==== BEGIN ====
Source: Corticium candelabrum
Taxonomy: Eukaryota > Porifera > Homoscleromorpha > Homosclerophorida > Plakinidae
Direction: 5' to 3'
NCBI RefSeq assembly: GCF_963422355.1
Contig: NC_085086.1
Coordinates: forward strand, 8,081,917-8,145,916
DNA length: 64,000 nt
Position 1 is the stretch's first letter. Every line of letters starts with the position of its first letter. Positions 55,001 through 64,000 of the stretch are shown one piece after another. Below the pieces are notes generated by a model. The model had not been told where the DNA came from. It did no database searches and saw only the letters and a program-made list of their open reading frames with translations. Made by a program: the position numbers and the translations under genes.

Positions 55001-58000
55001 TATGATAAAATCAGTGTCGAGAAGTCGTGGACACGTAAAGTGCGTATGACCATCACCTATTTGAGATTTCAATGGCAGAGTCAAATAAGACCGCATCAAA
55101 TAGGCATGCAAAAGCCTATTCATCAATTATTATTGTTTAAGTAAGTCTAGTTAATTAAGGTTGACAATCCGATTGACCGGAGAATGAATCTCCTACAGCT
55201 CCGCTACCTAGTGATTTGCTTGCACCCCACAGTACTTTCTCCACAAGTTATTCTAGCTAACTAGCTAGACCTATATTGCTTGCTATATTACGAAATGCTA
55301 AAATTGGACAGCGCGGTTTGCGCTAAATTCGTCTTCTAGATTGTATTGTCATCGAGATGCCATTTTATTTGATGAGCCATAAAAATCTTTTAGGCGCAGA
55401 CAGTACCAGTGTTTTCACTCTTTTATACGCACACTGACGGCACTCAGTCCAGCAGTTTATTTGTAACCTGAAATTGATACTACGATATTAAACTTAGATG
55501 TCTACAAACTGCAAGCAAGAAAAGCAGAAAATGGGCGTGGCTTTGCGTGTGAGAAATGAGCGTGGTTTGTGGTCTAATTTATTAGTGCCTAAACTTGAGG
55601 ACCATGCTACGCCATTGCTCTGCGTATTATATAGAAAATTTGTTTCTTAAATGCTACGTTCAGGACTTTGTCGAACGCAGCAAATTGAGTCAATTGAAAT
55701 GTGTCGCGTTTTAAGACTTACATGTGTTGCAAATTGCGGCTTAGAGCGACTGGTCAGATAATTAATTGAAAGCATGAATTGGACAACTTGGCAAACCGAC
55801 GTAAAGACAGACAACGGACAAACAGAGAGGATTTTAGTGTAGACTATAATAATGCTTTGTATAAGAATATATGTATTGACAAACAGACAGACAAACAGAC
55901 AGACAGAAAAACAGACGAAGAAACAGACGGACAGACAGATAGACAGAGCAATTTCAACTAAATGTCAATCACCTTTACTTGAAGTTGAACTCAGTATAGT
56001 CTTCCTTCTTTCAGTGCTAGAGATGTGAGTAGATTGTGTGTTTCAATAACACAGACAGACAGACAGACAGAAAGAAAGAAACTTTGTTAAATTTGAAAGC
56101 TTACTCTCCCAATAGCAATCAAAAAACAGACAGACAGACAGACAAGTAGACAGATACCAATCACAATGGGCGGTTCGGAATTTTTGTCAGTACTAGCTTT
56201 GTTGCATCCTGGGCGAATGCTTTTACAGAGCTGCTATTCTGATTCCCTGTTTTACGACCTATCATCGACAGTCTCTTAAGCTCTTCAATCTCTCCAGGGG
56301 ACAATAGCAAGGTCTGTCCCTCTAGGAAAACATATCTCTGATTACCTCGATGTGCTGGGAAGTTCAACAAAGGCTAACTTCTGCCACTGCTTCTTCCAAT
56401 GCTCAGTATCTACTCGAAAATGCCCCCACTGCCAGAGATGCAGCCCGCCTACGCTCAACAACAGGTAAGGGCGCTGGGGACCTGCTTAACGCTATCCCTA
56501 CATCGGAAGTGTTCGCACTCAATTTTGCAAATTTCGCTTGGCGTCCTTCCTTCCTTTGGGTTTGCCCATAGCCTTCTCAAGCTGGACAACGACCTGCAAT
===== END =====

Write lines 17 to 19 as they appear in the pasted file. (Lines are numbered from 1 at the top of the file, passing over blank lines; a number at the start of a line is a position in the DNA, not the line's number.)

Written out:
55701 GTGTCGCGTTTTAAGACTTACATGTGTTGCAAATTGCGGCTTAGAGCGACTGGTCAGATAATTAATTGAAAGCATGAATTGGACAACTTGGCAAACCGAC
55801 GTAAAGACAGACAACGGACAAACAGAGAGGATTTTAGTGTAGACTATAATAATGCTTTGTATAAGAATATATGTATTGACAAACAGACAGACAAACAGAC
55901 AGACAGAAAAACAGACGAAGAAACAGACGGACAGACAGATAGACAGAGCAATTTCAACTAAATGTCAATCACCTTTACTTGAAGTTGAACTCAGTATAGT